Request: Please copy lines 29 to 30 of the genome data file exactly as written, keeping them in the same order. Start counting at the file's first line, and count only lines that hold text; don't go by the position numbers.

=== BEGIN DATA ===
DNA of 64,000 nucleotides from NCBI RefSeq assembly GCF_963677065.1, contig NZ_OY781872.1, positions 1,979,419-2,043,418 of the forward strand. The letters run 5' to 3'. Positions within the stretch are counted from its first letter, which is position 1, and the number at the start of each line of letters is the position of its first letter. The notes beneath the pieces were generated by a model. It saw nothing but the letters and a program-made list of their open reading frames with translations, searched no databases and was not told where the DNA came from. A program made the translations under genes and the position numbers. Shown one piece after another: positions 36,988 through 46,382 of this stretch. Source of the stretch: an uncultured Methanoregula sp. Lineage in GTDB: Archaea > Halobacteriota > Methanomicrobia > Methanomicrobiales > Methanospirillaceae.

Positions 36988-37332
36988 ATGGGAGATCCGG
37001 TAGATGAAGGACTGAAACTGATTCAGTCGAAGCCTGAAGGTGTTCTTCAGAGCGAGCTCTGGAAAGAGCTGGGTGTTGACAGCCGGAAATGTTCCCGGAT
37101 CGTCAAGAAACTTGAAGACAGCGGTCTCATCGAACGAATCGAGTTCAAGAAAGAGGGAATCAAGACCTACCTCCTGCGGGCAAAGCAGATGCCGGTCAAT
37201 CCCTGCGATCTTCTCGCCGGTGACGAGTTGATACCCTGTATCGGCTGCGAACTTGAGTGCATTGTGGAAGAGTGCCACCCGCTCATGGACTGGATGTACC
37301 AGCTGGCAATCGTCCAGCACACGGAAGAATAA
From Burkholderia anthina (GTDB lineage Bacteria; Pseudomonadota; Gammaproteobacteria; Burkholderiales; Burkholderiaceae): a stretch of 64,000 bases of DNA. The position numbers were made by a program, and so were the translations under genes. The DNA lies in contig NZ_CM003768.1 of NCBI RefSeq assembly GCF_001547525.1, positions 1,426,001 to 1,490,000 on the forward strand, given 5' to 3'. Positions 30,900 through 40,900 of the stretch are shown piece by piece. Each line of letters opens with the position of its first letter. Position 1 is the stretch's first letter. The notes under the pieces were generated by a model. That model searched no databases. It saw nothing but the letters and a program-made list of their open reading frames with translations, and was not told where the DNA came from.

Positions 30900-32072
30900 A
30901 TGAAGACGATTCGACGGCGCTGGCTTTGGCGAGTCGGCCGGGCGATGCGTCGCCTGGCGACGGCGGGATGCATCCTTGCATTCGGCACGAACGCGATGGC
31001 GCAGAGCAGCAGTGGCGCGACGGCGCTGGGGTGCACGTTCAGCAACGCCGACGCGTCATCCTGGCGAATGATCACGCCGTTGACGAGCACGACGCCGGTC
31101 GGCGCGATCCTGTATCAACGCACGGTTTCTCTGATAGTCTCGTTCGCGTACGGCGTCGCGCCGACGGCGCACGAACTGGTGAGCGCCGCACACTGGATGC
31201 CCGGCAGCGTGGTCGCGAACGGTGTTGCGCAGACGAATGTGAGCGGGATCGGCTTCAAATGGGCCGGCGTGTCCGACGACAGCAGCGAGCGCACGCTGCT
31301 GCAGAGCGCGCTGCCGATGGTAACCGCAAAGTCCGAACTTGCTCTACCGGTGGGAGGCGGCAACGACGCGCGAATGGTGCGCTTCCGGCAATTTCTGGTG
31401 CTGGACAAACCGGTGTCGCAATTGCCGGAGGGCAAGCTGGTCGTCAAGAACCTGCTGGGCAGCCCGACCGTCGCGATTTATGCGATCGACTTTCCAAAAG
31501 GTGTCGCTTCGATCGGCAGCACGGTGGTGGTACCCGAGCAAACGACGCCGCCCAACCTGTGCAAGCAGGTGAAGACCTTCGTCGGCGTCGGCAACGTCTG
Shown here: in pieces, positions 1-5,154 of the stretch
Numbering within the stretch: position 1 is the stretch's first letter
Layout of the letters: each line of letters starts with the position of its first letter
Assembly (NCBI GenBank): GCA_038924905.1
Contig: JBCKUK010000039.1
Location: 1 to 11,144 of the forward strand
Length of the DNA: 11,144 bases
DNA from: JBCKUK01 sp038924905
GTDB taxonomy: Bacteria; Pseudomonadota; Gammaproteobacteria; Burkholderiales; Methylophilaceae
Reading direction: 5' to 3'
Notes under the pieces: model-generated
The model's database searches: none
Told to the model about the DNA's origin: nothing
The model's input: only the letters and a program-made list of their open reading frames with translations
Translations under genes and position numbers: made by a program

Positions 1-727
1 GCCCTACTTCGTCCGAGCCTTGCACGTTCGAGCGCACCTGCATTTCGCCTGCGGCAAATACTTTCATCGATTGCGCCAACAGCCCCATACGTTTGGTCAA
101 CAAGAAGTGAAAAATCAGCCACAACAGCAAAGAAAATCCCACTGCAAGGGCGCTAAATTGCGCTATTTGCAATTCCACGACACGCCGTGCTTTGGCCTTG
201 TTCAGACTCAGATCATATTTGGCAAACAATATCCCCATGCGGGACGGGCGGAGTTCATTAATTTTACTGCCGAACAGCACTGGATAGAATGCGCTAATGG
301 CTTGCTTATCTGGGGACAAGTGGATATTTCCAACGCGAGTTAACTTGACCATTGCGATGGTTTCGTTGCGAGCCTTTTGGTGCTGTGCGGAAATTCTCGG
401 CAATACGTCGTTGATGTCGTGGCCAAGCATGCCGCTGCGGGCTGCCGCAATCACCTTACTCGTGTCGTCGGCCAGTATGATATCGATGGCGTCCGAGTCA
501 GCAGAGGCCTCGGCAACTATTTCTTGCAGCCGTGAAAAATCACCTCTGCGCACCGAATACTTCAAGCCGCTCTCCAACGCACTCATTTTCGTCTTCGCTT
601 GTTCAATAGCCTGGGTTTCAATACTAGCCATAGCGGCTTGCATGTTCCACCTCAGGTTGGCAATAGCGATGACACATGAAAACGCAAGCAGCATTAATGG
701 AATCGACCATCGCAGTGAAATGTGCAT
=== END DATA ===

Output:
The model's database searches: none
Told to the model about the DNA's origin: nothing